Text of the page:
For RT, embracing this stuff is a flip-flop. Or a flip within Russia's flop, since it would seem to contradict the official posture of the Russian regime. There can be no question but that, in its policy of spreading anti-American conspiracy theories, RT is not striking out on its own, but trying to act properly as an official state organ, reflecting what it understands to be the regime's wishes and interests. It matters not whether it comes up with the stories on its own, or with the help of guidance from above; either way, it is trying to fit in, the same way the other state controlled media do inside Russia when they propagate gutter-level anti-Americanism.

Yet the regime officially takes the opposite line on 9-11, even while it encourages this media behavior. The flips and flops are mixed up inside each other, like one of those convoluted contradictory Escher drawings.

It's the sort of thing that can leave a person topsy-turvy, wondering which way is up in Russia.

On the actual 9-11, in 2001, I had the good fortune to be in Moscow, not Washington. While my American friends were telling me of the terror in which they suddenly lived, the Russian Government was announcing its unequivocal support for America against the terrorists.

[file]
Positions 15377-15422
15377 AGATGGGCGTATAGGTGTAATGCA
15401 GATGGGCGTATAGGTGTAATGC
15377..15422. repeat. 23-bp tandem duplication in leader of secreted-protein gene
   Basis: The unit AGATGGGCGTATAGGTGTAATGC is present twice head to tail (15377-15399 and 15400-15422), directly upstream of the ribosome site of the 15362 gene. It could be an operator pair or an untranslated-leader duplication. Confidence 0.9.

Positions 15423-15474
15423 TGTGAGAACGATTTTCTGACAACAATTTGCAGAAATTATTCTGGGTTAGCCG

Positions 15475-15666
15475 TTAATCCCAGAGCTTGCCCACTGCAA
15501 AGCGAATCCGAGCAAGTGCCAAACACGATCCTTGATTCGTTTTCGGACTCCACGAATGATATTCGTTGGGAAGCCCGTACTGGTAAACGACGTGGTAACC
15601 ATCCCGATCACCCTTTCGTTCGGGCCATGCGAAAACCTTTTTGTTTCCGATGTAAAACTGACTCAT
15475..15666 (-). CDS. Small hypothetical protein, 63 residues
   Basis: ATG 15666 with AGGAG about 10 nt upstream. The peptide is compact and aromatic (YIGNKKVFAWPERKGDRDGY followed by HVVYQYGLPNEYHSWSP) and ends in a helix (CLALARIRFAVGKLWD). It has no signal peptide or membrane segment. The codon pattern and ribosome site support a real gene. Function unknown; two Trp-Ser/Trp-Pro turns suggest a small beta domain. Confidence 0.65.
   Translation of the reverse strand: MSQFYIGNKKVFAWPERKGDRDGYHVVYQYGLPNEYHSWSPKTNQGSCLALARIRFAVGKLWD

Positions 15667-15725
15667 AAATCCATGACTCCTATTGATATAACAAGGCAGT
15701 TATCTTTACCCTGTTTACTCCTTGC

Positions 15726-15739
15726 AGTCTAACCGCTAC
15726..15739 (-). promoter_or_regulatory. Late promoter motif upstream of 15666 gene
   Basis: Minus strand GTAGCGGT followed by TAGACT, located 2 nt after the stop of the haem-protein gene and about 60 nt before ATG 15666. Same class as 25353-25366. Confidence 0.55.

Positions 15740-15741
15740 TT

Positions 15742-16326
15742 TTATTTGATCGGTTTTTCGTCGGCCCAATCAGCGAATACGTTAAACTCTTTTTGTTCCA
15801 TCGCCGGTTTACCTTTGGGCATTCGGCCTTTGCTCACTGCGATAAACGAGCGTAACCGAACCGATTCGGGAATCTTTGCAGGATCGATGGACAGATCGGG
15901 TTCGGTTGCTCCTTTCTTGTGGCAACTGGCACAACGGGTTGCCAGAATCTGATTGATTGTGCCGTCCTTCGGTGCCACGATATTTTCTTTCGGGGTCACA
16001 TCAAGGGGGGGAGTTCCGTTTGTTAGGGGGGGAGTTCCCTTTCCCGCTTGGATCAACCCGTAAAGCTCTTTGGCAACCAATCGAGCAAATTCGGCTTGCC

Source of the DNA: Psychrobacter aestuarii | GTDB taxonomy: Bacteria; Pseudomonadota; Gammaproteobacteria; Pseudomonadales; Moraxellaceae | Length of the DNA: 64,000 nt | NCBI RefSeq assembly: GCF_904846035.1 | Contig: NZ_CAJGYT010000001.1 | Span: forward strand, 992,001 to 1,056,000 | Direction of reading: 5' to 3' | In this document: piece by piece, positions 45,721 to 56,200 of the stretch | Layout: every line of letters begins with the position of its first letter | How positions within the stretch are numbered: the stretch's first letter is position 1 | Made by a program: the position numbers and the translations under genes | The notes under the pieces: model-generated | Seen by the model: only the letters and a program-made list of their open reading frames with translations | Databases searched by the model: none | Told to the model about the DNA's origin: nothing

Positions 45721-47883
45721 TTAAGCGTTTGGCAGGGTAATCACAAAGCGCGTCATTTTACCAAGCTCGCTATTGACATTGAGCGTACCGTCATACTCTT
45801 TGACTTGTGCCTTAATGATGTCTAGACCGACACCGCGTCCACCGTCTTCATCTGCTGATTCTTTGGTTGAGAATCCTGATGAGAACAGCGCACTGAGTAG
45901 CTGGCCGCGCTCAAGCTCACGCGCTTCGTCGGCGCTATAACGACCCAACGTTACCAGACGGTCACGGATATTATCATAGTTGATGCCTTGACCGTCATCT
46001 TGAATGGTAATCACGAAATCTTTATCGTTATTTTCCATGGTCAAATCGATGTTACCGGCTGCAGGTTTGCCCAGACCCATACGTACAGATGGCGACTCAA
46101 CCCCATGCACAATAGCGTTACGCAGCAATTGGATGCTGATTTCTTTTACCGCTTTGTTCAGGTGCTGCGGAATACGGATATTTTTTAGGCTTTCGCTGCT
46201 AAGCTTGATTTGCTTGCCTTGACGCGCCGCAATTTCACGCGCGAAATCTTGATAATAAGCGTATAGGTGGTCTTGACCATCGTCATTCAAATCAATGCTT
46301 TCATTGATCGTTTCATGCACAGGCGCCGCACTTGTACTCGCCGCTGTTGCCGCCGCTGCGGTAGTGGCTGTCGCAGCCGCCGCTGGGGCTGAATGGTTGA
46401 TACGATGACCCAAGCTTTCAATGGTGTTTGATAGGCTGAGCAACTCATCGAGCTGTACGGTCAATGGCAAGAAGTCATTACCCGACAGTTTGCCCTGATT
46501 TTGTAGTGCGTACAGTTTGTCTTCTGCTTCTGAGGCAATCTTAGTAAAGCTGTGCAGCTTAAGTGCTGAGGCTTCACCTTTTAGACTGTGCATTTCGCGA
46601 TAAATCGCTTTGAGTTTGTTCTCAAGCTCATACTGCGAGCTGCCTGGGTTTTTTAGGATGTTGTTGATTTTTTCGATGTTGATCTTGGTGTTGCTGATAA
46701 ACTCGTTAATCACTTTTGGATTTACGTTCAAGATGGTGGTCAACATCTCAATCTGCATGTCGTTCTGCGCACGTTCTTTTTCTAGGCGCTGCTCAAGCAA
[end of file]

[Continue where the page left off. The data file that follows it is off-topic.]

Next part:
To be sure, the media in Russia were still talking anti-Americanism on 9-12-2001 -- particularly the predominant state controlled media. It was only the last major independent TV team, the one that Putin had been trying to drive out of business for more than a year, that supported Putin's pro-Western stance from the start. Perhaps Putin noticed the irony. The anti-media drive had been based on conspiracy theories: that the independent media were in league with the West, were destroying the Russian military, causing the sinking of the Kursk submarine, were agents who would lead the West to bomb Moscow the way it bombed Belgrade. For a time, faced with real enemies in the form of the terrorists, Putin slowed down his drive to destroy independent media. But he never reversed it; in due course he destroyed that one major remaining independent TV team. A couple years later, the paranoia about Western designs on Russia was revived in his comments on the Beslan terrorism incident, and immediately there ensued a sharper clampdown on autonomous political forces.